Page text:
I’ve been taking a little time off from blogging and other work stuff, and it’s been great. The best part is that my awesome friend is in town visiting for a few days, and we’ve been having magical Albuquerque spring time from the moment she arrived. We’ve seen some great music, went to the best birthday party ever (with a deep frying station!), and have had just the most lovely porch and kitchen hang-around time drinking coffee, kicking around with the kids and catching up with each other in the most leisurely way. Fantasy-life, in other words.

I also have been in at major home and life jag which started a few days before my friend got here. It started out with taking a couple days off last week kind of spontaneously, as I was feeling more and more angsty to catch up with all sorts of stuff that was falling by the wayside. Blogging every day really makes it hard to keep up. Home, office, administrative stuff — not to mention children and husband — were looking sadly neglected.

It hit me late last week that shifting gears and giving some overdue attention to these things was really the most important thing at the time — more important than sticking to my self-imposed daily blogging routine — and needed to be prioritized.

Once I got started, I got on a hugely productive tear that would not be denied. In the course of 5 days I’ve gotten our garden prepped and planted; porches cleaned of debris and broken Christmas lights; backyard cleared of Black Widows and dog poop; cabinets purged and stuff schlepped off to donate; Turtle’s bike repair station outfitted with vintage Craftsman cabinet from a yard sale outside the grocery store; guest room cleaned, bed made and flowers cut and arranged for my houseguest friend; furniture moved and dark corners swept, both literally and metaphorically.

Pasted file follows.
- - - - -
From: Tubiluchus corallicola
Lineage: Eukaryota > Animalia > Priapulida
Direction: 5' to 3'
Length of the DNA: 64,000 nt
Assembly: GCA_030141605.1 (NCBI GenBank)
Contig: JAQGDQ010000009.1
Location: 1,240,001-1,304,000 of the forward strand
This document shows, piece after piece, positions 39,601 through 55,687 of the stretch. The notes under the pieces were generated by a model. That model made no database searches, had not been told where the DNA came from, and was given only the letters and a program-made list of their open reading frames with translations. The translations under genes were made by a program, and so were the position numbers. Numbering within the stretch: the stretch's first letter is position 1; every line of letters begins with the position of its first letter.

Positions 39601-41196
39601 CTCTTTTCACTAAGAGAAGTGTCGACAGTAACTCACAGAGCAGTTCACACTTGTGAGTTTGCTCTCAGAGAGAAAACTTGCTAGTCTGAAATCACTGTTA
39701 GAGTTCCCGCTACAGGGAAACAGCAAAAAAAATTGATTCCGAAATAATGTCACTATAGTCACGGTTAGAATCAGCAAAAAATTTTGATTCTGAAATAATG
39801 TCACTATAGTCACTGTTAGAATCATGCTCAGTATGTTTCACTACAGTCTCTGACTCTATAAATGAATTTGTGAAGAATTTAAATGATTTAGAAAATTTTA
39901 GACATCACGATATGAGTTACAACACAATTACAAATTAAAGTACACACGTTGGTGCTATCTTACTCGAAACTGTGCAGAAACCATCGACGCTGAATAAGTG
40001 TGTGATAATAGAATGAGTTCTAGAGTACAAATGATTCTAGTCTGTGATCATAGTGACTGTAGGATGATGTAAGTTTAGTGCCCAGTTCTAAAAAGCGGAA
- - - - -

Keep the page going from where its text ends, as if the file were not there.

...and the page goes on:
It’s kind of hard to stop. But one thing that helps in a big way is how awesome it is to step back and savor a cup of coffee on one of our newly cleaned patios and enjoy the fruits of my labors. With my friend here to do it with me it’s extra sweet and hard to tear away, I must admit. But I’m also feeling the need to switch gears back again and get back to writing. I’m now leaning towards aiming for about three posts a week, so we’ll see how that goes.

One of the things I realized as I let myself take one, then more days off was that when you’re self-employed it’s both a benefit and responsibility to switch gears when you need to. Freedom is great, but it comes with the need to make smart decisions about how to use your time. I’ve gotten better at this over the years.

  1. One of the most important skills I’ve developed is being able to recognize a productive wave of momentum, and once I’ve recognized it, to ride it hard. Sometimes it’s client work — say, editing a report. I usually create weekly work schedules, but if I’m on a roll I’ll throw the schedule to the wind and work until 4am if it feels right. If I’m feeling particularly inspired about developing a new set of business management classes, I’ll let other things fall by the wayside to allow myself the luxury of a few days to work on writing them up and posting them at my site. Momentum is huge for me, and I’ll go to great lengths to let it play out.